Sunday, December 30, 2012


6x6 inch, paper collage

My 62nd birthday was yesterday, a day that passed relatively quietly.  The studio needed straightening up in a big way. I had piles of gallon-sized plastic zip lock bags filled with collage papers piled on my work table and I needed to put them away so I could think.  Some people thrive on clutter, but I am not one.  My focus is too easily distracted by salvaged stacks of butterflies and moths, tissues and Japanese printed papers, 1940's magazine ads.  So at least for a while the table only has stacks of watercolor paper, prepared into my favorite 6x6 inch size, and some old comic books, snipped into separate panels and sorted by dominant color.

Being in my sixties is something that I am trying hard to adjust to. Grandma Tess, who lived to within three months of her 100th birthday, used to make me laugh because she said she felt young inside, not counting her failing eyesight and hearing.  She was interested in fashion and the television news, and resisted joining activities at the local senior center because she didn't want to be around old people.  She didn't identify with old people.   I am beginning to understand her point of view, although part of me has always liked older folks.  My aunt and my dad's cousin are both women in their eighties, and I love visiting with them, admire them, and find them beautiful.  I'm having more trouble thinking of myself in that way, though if I avoid mirrors I can just carry on as if time was not passing.

Thursday, December 27, 2012

See Jane Red

6x6 inches, paper collage

It was a gray, cold day, but working on this little collage put me in a sunnier place.  I originally wanted to do a more or less monochromatic collage with a floral theme, but then I remembered how much I like complimentary under paintings in my regular painting work, so I added the green first layer.  Then I found this charming little girl from an old science text.  Then I thought I needed something blue to really make the center of interest pop, so I added some British postage stamps from the letters of my pen pal.  There are lots of things that mean something to me - a bit of a Wisconsin map, tinted red, part of a pretty cocktail napkin gifted to me by a friend, a bit of a receipt from Dad's old business.  It all goes together nicely, I think. 

Sunday, December 23, 2012

First Snow

6x6 inches, paper collage with splattered paint

On Wednesday we had our first real snow of the season.  Here in town we probably only accumulated four or five inches, but further north and west they had a real blizzard.  It's hard to complain, since it wasn't too long ago I still had greenish grass and pansies blooming.  It''s all covered in white now, and much more festive than it was before the storm.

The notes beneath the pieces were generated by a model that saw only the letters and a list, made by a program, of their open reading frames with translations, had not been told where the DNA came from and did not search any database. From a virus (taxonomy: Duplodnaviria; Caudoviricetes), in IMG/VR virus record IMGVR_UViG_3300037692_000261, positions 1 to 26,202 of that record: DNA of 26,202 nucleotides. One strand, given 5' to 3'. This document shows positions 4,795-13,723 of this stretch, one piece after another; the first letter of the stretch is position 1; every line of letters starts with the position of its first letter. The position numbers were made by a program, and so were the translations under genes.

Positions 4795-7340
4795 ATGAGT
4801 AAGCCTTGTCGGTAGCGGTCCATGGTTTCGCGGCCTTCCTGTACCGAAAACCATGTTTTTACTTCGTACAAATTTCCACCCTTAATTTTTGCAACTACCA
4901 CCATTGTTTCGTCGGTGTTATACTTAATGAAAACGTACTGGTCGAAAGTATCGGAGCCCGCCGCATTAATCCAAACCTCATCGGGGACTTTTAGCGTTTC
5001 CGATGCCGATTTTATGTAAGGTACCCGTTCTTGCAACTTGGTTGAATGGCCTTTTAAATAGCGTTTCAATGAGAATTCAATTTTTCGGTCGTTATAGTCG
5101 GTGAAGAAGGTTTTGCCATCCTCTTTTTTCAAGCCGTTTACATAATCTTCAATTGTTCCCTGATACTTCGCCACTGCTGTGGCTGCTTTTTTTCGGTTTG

I saw a news photo from Madison of a young woman playing in the snow with her dog, and decided to adapt it for this small collage.  I used bits of magazine ads and photos, part of a Wisconsin map and some bits of graph paper.  I love the dark shape of the jumping dog.

Tuesday, December 18, 2012


6x6 inch collage, 1980s Superman comic book

I have been coping with recent horrific news reports by limiting how much time I spend watching them, and by spending time in the studio.  

I've been wondering if these little experiments in comic collage bend all sorts of copyright rules.  That certainly isn't my intention; my goal is to celebrate the artwork, study it a bit, and see how I can manipulate the colors and images to create something new.  

I am also curious how the papers will hold up, outside of their original covers.  The pieces of panels are all encased in acrylic gel medium, and sprayed with an UV inhibiting spray, but I imagine they still may fade.  Perhaps the UV spray will help delay that.

Where is Superman, when you really need him, anyway?

Saturday, December 15, 2012

Dark Day

6x6 inches, collage with found and altered papers, stamp

The past couple weeks I've basically ignored Christmas, with the exception of addressing and writing notes in several dozen cards.  No duplicated letter this year, probably because I have slowly come to realize that people who are close to me already know what we've been up to - which is the same as last year - and nobody else is fascinated by hearing about our lives.  Or worse yet they think that I'm bragging about our travels, and that we have altogether too much time on our hands, with all the miles my husband has put on his bicycle, or the art work I have finished. I'm not imagining this; variations have fallen from the lips of friends and relatives more than once. And absolutely nobody is interested in my plantar fasciitis or recent costly dental work.  So I have settled on writing a couple lines wishing the recipients happiness and health.